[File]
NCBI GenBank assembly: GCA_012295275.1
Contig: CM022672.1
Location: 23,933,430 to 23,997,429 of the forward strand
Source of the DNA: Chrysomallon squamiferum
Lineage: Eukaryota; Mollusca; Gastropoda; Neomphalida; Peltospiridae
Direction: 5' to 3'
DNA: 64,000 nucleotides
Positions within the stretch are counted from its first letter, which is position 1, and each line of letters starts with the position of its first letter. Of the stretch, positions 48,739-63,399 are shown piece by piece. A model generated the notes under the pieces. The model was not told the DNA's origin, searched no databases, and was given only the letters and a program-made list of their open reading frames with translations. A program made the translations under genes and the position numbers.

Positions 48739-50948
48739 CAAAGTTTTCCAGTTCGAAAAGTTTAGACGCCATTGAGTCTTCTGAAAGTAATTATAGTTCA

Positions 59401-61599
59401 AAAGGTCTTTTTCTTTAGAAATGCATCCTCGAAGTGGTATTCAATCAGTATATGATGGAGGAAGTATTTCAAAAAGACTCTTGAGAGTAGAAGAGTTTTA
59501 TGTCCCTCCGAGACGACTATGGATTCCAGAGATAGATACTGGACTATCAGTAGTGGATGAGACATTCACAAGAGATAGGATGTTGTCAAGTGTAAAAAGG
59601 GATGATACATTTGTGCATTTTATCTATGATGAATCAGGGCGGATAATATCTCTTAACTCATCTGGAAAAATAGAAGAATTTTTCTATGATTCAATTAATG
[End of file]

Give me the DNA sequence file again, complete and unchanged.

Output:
NCBI GenBank assembly: GCA_012295275.1
Contig: CM022672.1
Location: 23,933,430 to 23,997,429 of the forward strand
Source of the DNA: Chrysomallon squamiferum
Lineage: Eukaryota; Mollusca; Gastropoda; Neomphalida; Peltospiridae
Direction: 5' to 3'
DNA: 64,000 nucleotides
Positions within the stretch are counted from its first letter, which is position 1, and each line of letters starts with the position of its first letter. Of the stretch, positions 48,739-63,399 are shown piece by piece. A model generated the notes under the pieces. The model was not told the DNA's origin, searched no databases, and was given only the letters and a program-made list of their open reading frames with translations. A program made the translations under genes and the position numbers.

Positions 48739-50948
48739 CAAAGTTTTCCAGTTCGAAAAGTTTAGACGCCATTGAGTCTTCTGAAAGTAATTATAGTTCA

Positions 59401-61599
59401 AAAGGTCTTTTTCTTTAGAAATGCATCCTCGAAGTGGTATTCAATCAGTATATGATGGAGGAAGTATTTCAAAAAGACTCTTGAGAGTAGAAGAGTTTTA
59501 TGTCCCTCCGAGACGACTATGGATTCCAGAGATAGATACTGGACTATCAGTAGTGGATGAGACATTCACAAGAGATAGGATGTTGTCAAGTGTAAAAAGG
59601 GATGATACATTTGTGCATTTTATCTATGATGAATCAGGGCGGATAATATCTCTTAACTCATCTGGAAAAATAGAAGAATTTTTCTATGATTCAATTAATG